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Incidence of ME/cfs in a large prospective cohort of U.S

Discussion in 'Latest ME/CFS Research' started by Kati, May 20, 2017.

  1. Kati

    Kati Patient in training

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    Incidence of myalgic encephalomyelitis/chronic fatigue syndrome in a large prospective cohort of U.S. nurses

    http://www.tandfonline.com/doi/full/10.1080/21641846.2017.1323576

    Author: Natalia Palacios (Harvard Public Health), Kathryn Fitzgerald (John Hopkins), Anthony Komaroff (Harvard School of Medicine), Alberto Ascherio (Harvard School of Public Health)

    ABSTRACT

    Background: The incidence of myalgic encephalomyelitis/chronic fatigue syndrome (ME/CFS), the rates of both under-diagnosis and over-diagnosis, and the nature of the onset of the condition have not been assessed in large studies of health professionals.

    Purpose: To determine the cumulative incidence of ME/CFS in a large population of health professionals, to examine the nature of the onset of the illness, and to estimate the frequency of both over-diagnosis and under-diagnosis of ME/CFS.

    Methods: We sent an email questionnaire to participants in the Nurses’ Health Study II (NHS II), a large prospective cohort of female nurses. Forty-two thousand three hundred and ninety-four women completed the questionnaire, which included the 1994 Centers for Disease Control and Prevention (CDC) criteria for ME/CFS.

    Results: One-hundred and two women (240 per 100,000 surveyed) developed an illness that met criteria for ME/CFS between 1989 and 2009. The onset of ME/CFS was gradual in 40.6%, sudden (following flu-like illness or other precipitating events) in 18.8%, followed emotional or physical trauma in 32.3%, and was uncertain in the rest. Under-diagnosis was common: only 15 (15%) of the women who met criteria for ME/CFS reported having been diagnosed. Over-diagnosis also was common: four times as many subjects had been diagnosed with ME/CFS by community doctors as actually met criteria. The distribution of symptoms was not different in comparing cases with a sudden onset to those with a gradual onset.

    Conclusions: In this large cohort of female nurses, we found a low cumulative incidence of ME/CFS. Over-diagnosis and under-diagnosis were high, even in this medically sophisticated population.
     
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  2. Jonathan Edwards

    Jonathan Edwards "Gibberish"

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    An interesting study. The great advantage is that the cohort was set up completely independently of any intention to study ME/CFS. Being just nurses might skew things but what is to me significant is that the headline rate of 0.2% (not strictly a prevalence but in the ball park) is very close to the rate obtained in the UK by Nacul et al. The much higher rate diagnosed by community physicians is also consistent with the much higher rate obtained with looser criteria. It looks as if we may have a pretty stable concept of ME/CFS. It also looks as if loose criteria may really be as big a problem as has been feared.
     
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  3. Kati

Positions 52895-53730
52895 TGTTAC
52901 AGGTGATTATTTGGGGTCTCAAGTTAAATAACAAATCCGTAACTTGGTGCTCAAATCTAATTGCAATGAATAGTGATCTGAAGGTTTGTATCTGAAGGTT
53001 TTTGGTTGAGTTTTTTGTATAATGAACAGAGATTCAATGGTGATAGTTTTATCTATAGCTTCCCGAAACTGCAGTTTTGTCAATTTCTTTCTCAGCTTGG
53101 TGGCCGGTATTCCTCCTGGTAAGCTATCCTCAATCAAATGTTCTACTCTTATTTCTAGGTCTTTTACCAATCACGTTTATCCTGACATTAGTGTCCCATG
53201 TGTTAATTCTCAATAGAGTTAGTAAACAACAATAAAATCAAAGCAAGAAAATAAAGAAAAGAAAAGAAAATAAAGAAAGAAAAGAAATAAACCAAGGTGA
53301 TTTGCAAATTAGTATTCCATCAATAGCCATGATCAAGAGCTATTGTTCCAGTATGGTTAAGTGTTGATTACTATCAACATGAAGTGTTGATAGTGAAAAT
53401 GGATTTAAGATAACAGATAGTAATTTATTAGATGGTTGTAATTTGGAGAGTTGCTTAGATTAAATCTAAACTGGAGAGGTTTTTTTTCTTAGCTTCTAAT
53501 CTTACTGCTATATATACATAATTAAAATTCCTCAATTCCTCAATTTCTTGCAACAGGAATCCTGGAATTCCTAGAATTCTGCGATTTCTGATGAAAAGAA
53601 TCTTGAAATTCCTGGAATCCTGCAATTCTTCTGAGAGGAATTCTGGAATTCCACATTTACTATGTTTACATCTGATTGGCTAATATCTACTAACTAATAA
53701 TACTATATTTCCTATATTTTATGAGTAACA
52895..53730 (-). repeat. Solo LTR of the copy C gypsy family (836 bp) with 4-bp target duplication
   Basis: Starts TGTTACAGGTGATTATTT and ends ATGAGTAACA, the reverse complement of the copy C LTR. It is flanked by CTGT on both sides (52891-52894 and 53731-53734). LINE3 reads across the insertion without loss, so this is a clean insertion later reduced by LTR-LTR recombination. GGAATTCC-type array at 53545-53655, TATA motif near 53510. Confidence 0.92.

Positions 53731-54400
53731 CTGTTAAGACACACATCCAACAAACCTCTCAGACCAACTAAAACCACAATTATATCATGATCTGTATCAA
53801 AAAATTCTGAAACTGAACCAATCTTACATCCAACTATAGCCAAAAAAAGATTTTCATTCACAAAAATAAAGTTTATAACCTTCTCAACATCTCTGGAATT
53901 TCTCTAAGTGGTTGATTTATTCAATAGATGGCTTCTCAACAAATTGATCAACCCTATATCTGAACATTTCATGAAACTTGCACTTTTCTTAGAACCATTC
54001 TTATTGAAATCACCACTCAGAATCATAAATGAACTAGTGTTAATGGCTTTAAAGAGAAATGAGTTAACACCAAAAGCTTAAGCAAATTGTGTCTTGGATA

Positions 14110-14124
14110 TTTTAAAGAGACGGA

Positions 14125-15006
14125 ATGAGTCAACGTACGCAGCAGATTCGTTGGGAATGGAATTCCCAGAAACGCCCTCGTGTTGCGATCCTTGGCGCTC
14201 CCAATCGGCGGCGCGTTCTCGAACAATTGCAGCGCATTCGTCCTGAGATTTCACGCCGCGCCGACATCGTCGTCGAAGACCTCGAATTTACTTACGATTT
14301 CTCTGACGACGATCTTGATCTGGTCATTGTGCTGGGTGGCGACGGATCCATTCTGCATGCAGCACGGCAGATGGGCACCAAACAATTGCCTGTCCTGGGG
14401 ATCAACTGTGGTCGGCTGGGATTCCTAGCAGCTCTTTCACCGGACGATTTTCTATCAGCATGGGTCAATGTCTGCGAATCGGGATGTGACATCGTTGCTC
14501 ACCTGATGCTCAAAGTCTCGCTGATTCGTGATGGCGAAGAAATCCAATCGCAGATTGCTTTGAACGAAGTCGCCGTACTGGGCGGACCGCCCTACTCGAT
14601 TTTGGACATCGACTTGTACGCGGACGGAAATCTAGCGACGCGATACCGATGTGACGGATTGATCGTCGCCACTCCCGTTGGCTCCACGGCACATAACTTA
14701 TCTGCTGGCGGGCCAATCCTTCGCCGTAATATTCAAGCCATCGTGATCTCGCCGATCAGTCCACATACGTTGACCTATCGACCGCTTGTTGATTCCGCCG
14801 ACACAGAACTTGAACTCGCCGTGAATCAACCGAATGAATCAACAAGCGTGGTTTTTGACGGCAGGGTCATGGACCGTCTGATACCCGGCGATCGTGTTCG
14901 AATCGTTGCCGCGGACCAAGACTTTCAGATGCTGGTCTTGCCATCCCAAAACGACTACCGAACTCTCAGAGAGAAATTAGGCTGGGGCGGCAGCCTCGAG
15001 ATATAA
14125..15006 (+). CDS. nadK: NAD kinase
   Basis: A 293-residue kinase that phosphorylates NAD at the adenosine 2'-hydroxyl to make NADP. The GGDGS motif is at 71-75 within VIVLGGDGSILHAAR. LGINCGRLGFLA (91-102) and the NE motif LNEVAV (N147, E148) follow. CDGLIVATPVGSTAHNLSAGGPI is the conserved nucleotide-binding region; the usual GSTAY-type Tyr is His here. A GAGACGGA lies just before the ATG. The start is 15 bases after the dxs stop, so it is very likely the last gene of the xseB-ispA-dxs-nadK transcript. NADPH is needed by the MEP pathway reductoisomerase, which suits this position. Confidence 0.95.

Kati Patient in training

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    i belong to that ongoing Nurses Health study cohort, though may not have been included in this particular study. the questions they ask at this time (and they ask several times) what you ate when you were a child, what is your waist circumference, where you lived from birth and on, whether you were drinking well water or tap, that kind of stuff. I suspect that in a few years time they will come up with 'there is a link between incidence of type 2 diabetes and not eating carrots as a child'. :bang-head:
     
    Last edited: May 20, 2017
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  4. Jonathan Edwards

    Jonathan Edwards "Gibberish"

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    I wouldn't blame the people who set up the cohort for what other people are now asking, necessarily. And I am sure there is a correlation between not eating carrots and type 2 diabetes. No child will eat carrots if there is KFC and chips followed by ice-cream available will they? Not that the carrots are good for you, just that the KFC and ice-cream is bad I guess. It wasn't your fault anyway!!

    I have seen some useful data come out of the cohort. The questionnaires may not have been ideal here but at least the answer seems to tie in with what we already have.
     
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  5. daisybell

    daisybell Senior Member

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    I would love to know how many of those 400 diagnosed wrongly have improved following some kind of intervention... it feels to me as though this is the biggest problem we face - that far more people are diagnosed than should be, and I'd like to know how much more likely they are to recover.
    Until that mess is sorted, I can't see the perception of our illness changing significantly.

    Interesting stuff!
     
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  6. BurnA

    BurnA Senior Member

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    Sudden onset following flu like illness in 18.8%, seems low to me.
    Emotional or physical trauma in 32.2%, pity these were lumped together but seems high to me. I can't quote other sources so I am just going by what I think more than what I know.